I highly recommend this book to anyone looking to start with a value investing approach. I liked that it illustrates valuation in a conservative order, starting with the balance sheet, moving onto earnings power (although perhaps free cash flow should be considered too- JMO) then growth. Greenwald et al. thoroughly applies the three valuation process in Chapter 6 and 7 using WD-40 and Intel as case studies, making it clear and understandable. The study of some of the greatest value investors is a valuable plus. You can find this book on Amazon: here.

Thank you for reading 🙂

The most important investment you can make is in yourself.

-Warren Buffett

Must Read: Deep Value Investing by Jeroen Bos

A cynic is man who knows the price of everything but the value of nothing.

– Oscar Wilde

In 1934, Benjamin Graham and David Dodson paved the road for all value investors with their contribution of “Security Analysis“. Graham went on to publish “The Intelligent Investor“, the book that heavily shaped Warren Buffett’s life. Some decades later, a short practical book on value investing, “Deep Value Investing” by Jeroen Bos strongly compliments the classics by Graham and Dodd.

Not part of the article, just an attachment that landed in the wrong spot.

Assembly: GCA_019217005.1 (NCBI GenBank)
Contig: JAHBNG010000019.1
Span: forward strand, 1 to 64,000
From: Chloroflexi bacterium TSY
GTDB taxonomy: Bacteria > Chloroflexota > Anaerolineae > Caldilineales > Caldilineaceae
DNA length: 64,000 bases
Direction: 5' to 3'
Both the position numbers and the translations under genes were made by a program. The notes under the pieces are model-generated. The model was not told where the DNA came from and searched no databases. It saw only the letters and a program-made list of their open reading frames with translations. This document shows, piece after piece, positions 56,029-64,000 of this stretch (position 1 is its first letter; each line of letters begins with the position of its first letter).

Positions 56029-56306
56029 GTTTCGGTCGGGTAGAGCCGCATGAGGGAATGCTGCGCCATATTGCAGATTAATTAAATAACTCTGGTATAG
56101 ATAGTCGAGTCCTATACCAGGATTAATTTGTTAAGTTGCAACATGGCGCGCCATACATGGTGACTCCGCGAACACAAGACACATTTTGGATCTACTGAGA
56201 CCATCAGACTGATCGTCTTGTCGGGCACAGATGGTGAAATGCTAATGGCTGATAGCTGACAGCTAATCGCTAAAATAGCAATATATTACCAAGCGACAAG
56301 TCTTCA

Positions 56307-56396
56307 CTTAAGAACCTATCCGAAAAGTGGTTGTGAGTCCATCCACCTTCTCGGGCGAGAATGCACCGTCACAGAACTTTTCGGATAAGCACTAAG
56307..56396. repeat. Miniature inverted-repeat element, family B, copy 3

Deep Value investing is also known as the cigar-butt investing style that Buffett had famously, and successfully practiced during his earlier days. To begin, we compare the stock’s price with its net asset value (NAV), or in other terms, a stock that is selling for less than its working capital. The focus of deep value investing is on assets, particularly liquid assets. Deep value investors look for stocks whose current assets minus its total liabilities are worth more than its current stock price or market capitalization. The logic is that if the company were to shut down, liquidate all its assets, repay debtors and redistribute all wealth to its shareholders; you would still walk away with some profit, leaving you with a substantial margin of safety.